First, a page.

In April 2017, the Russian Ministry of Justice designated the Kola Ecological Center, a small environmental group in Russia’s Murmansk region, a “foreign agent,” notes Saskia Brechenmacher, an associate fellow in Carnegie’s Democracy and Rule of Law Program:
The organization’s offense? It had advised regional authorities on nuclear waste handling and opposed plans to extend the run time of a local nuclear power plant—and, importantly, it had accepted Norwegian funding in the past. It now joins more than 150 Russian NGOs for whom the foreign agent label has led to crippling fines, onerous lawsuits, and, in the most extreme cases, liquidation.
Throughout history and across cultures, associational life has enabled people to hold the powerful to account, to advocate for and implement progressive social changes, according to a new report from Maina Kiai, the UN Special Rapporteur on the rights to freedom of peaceful assembly and of association:
From the anti-slavery and anti-apartheid movements, to transnational advocacy campaigns against poverty and inequality, to women’s suffrage movements across the globe, to the countless thousands of groups seeking to improve livelihoods and hold governments to account – the transformative power of civil society is seemingly self-evident. However, civil society’s role in changing societies for the better is deeply contested, it adds. The space for civil society globally is closing rapidly. In established democracies as well as autocratic regimes and states in transition, laws and practices constraining freedoms of association and of peaceful assembly are flourishing.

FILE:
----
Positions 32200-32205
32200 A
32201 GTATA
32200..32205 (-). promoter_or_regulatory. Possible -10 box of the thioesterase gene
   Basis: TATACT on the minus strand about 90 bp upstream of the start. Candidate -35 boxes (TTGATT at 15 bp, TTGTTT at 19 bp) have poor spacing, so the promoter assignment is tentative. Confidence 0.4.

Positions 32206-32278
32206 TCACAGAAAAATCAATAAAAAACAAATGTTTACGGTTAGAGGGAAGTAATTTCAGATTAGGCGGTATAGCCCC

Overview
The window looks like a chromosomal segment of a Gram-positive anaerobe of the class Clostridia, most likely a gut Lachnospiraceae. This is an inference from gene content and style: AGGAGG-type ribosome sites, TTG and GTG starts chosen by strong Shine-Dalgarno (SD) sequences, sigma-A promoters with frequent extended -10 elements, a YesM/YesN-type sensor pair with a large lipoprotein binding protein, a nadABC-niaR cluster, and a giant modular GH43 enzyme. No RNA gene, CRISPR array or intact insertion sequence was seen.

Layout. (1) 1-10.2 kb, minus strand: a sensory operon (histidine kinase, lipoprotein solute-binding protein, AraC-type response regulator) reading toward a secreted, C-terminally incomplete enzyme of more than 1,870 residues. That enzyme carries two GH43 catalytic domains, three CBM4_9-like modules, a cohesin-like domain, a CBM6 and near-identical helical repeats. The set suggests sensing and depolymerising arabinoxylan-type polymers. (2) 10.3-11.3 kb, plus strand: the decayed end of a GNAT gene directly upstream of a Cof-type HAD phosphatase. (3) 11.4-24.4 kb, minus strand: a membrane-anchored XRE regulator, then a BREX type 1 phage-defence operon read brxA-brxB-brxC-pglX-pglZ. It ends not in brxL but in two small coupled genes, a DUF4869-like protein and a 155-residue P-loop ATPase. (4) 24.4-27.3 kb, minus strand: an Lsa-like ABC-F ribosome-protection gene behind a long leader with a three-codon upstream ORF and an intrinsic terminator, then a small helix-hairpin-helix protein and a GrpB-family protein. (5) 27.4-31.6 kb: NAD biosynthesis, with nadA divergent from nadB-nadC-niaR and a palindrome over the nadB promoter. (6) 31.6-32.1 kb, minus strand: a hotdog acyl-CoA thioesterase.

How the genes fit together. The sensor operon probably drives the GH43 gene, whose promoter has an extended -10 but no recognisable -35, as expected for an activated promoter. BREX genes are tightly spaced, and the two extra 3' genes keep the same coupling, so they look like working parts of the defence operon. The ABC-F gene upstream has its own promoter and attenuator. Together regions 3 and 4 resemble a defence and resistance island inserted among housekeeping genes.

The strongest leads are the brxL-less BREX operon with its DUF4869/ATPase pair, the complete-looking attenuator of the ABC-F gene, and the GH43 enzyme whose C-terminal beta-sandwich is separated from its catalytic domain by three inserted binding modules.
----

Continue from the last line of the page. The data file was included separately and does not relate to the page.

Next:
This report contributes to the debate by discussing, mapping and quantifying the myriad ways in which civil society has improved societies globally in the past decade: protecting civil and political rights, advancing development objectives, moving societies towards freedom and equality, achieving and upholding peace, regulating corporate behaviour, protecting the environment, delivering essential services, and advocating for economic, social and cultural rights.
“Imagine a world without civil society,” Kiai (right) writes in the report, documenting civil society’s positive contributions across the globe. “That world is bleak.”
An advance unedited version of the report is available in English here.